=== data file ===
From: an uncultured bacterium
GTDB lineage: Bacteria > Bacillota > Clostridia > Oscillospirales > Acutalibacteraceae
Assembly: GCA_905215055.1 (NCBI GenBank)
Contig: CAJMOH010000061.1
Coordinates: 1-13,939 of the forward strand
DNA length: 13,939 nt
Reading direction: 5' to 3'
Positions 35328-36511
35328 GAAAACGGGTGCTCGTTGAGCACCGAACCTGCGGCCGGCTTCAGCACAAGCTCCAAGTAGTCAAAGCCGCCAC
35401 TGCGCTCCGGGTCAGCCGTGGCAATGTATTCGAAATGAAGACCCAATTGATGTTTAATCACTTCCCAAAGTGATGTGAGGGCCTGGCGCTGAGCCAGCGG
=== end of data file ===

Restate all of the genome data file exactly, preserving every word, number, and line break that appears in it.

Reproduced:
From: an uncultured bacterium
GTDB lineage: Bacteria > Bacillota > Clostridia > Oscillospirales > Acutalibacteraceae
Assembly: GCA_905215055.1 (NCBI GenBank)
Contig: CAJMOH010000061.1
Coordinates: 1-13,939 of the forward strand
DNA length: 13,939 nt
Reading direction: 5' to 3'
Positions 35328-36511
35328 GAAAACGGGTGCTCGTTGAGCACCGAACCTGCGGCCGGCTTCAGCACAAGCTCCAAGTAGTCAAAGCCGCCAC
35401 TGCGCTCCGGGTCAGCCGTGGCAATGTATTCGAAATGAAGACCCAATTGATGTTTAATCACTTCCCAAAGTGATGTGAGGGCCTGGCGCTGAGCCAGCGG